Moreover, the real virus here, Harris claims, is racism. She implies that measures on par with required “masking” could apply to dealing with racism, just as she and Biden called for a mask mandate. If racism is a “public health crisis” we should know her view of the limits on policies to restrain or eliminate it. Are there any? Such a totalitarian mentality comes easily to postmodern socialists. They begin by declaring “we are united by the fundamental belief that every human being is of infinite worth, deserving of compassion, dignity and respect” and end up assailing someone like Justice Kavanaugh on fantastic charges while also ignoring the victims of “righteous” riots. 

How Harris winds up in this Grand Inquisitor mixture of compassion and cruelty can be seen in examining the key line in her speech which appears in the middle as kind of a throwaway: “none of us are free … until all of us are free …” (ellipses in the original text). This has become a chant of the Black Lives Matter protests. Its implications are disturbing. It does not hail back to the founders or Abraham Lincoln but rather to later 19th-century sources. To the founders and even the abolitionists it would have been an alien sentiment. 

Of course men must prize their own freedom so they can work for the freedom of others. This means that Americans’ individual freedoms must never be sacrificed to a collectivity for later redistribution. Karl Marx and, later, John Dewey and other Progressives such as Woodrow Wilson, despised individual freedom, condemning it as “bourgeois.” 

By equating everyone being free with everyone being enslaved, the slogan identifies the collective will (the “all”) with the fate of the individual. This is the Karl Marx/Jean-Jacques Rousseau vision of freedom, which identifies the collectivity of the human race (why stop with borders?) with the freedom of the individual. Of course the Declaration of Independence begins with individual natural rights—life, liberty, and the pursuit of happiness, among others. Respecting these demands limited government and the consent of the governed. Not so for collective rights.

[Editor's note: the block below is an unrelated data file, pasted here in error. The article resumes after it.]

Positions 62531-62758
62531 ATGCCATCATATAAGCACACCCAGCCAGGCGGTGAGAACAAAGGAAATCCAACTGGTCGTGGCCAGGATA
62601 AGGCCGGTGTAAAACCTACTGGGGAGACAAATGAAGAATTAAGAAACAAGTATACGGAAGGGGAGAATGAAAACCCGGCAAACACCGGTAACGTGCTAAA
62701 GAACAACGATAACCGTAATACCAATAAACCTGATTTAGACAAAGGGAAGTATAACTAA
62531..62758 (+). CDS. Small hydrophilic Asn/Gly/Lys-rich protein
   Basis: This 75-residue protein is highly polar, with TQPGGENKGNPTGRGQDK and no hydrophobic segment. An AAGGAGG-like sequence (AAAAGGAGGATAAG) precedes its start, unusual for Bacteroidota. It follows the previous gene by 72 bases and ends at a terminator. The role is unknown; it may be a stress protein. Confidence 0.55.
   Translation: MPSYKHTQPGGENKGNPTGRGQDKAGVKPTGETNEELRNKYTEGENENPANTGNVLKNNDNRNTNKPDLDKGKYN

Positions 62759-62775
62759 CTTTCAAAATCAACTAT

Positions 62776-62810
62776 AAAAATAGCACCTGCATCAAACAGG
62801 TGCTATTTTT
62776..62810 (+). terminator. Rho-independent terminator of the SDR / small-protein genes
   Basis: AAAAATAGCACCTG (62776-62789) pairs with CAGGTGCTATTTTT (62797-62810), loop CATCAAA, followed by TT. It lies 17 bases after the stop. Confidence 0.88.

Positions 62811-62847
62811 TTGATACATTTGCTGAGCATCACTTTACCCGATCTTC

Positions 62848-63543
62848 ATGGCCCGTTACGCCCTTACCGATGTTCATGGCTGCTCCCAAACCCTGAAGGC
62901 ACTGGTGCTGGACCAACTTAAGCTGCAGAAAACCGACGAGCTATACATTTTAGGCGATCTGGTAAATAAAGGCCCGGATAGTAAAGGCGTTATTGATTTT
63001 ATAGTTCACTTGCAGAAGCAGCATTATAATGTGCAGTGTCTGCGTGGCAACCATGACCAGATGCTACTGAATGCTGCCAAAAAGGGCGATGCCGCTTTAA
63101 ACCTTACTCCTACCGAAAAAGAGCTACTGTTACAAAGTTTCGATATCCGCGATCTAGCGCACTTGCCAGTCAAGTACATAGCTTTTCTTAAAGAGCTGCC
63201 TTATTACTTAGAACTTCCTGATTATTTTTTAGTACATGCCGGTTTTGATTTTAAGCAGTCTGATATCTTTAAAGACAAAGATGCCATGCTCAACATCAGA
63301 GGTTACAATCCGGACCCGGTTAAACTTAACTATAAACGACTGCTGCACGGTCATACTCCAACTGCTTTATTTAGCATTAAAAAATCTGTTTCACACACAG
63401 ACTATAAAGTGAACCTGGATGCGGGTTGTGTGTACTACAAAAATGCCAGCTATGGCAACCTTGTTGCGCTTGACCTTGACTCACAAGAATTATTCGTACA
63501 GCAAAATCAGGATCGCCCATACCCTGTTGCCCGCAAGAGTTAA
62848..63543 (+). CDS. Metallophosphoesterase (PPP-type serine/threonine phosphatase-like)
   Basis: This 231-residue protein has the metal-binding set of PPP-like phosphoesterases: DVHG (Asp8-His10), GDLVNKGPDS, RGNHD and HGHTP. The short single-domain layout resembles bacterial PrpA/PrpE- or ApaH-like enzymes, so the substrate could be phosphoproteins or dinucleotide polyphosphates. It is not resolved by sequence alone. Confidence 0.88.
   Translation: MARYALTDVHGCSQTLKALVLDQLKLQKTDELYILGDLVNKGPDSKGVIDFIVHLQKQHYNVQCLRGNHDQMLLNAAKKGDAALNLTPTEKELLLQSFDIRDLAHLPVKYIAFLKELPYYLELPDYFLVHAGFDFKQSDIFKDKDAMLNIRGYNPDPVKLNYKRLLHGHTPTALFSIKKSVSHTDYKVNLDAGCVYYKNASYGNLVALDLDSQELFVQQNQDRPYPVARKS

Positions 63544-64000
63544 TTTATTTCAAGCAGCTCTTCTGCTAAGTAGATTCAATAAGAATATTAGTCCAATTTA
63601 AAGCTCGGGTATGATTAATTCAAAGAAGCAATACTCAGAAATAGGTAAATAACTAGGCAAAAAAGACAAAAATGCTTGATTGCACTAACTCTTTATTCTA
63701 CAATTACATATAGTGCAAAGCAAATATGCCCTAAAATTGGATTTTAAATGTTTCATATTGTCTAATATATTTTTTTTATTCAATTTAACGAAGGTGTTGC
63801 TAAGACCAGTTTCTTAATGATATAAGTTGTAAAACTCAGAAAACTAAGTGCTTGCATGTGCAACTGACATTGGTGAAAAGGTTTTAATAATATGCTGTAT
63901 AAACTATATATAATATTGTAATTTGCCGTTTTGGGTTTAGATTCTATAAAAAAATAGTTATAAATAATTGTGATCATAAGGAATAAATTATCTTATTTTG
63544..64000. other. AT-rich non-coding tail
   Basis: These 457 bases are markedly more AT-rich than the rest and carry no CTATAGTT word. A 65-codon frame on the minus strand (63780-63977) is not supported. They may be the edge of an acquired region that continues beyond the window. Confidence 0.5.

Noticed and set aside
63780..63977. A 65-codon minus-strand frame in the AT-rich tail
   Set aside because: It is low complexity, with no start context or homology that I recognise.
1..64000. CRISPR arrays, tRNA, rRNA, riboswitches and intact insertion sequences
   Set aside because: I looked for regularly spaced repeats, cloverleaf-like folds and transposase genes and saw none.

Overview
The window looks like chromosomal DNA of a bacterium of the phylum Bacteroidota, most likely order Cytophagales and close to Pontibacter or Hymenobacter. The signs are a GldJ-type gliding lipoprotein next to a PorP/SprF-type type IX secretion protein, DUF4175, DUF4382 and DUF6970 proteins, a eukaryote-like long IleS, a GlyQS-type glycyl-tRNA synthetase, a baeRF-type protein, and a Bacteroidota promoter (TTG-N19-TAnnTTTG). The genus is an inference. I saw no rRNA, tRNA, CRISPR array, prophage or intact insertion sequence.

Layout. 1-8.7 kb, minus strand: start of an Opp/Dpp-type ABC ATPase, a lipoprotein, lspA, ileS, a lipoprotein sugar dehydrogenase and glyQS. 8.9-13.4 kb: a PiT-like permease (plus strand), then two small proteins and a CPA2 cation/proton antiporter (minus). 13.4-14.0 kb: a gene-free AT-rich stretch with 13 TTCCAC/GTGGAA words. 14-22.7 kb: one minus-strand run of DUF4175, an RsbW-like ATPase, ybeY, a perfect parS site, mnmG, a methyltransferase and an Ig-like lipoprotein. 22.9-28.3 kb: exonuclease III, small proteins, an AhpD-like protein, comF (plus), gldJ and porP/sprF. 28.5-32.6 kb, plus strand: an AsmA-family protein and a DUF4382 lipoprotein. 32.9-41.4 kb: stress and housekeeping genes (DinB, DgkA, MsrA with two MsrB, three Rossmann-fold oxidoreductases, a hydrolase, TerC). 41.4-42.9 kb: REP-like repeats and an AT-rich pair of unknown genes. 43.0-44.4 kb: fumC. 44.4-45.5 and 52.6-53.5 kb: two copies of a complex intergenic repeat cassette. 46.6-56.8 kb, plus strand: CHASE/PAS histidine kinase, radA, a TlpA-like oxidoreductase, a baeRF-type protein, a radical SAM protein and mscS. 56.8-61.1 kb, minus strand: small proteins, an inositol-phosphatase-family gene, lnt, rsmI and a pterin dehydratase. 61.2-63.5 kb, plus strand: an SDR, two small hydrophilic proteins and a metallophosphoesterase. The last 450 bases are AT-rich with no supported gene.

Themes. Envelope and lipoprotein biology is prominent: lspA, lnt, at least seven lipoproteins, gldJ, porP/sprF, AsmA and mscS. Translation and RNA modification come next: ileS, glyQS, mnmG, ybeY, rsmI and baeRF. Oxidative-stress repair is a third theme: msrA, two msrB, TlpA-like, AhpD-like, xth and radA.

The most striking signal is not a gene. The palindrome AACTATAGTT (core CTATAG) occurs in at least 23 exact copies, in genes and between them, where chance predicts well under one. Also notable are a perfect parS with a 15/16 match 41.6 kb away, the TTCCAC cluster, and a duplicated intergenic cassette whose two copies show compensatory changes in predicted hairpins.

Marx presented the essence of this socialist principle in his three-page “Theses on Feuerbach” (1845). Denying that the human “essence” is “inherent in each single individual,” Marx declares “[T]he standpoint of the old materialism is ‘civil’ society, the standpoint of the new is human society, or socialized humanity.” Harris expresses this sort of socialist viewpoint in her calling for “A country where we look out for one another, where we rise and fall as one, where we face our challenges and celebrate our triumphs—together” (emphasis added). This is not ordinary patriotism but a demand for redistributed wealth and honor. 

Lincoln knew well the threat and the appeal this vengeful spirit would have to working men and women and reformers and opposed it with his principle of equal opportunity (July 4, 1861). The Union’s “leading object” he said, “is to elevate the condition of men; to lift artificial weights from all shoulders; to clear the paths of laudable pursuit for all; to afford all an unfettered start and a fair chance in the race of life.” 

The choice Americans have faced since the Civil War has been between Marx or Lincoln, alien socialism or American freedom, street mobs or the rule of law, and it is this same choice we face in 2020. With Kamala Harris on one major party’s ticket the choice is abundantly clear.

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About Ken Masugi

Ken Masugi, Ph.D., is a distinguished fellow of the Center for American Greatness and a senior fellow of the Claremont Institute. He has been a speechwriter for two cabinet members, and a special assistant for Clarence Thomas when he was chairman of the Equal Employment Opportunity Commission. Masugi is co-author, editor, or co-editor of 10 books on American politics. He has taught at the U.S. Air Force Academy, where he was Olin Distinguished Visiting Professor; James Madison College of Michigan State University; the Ashbrook Center of Ashland University; and Princeton University.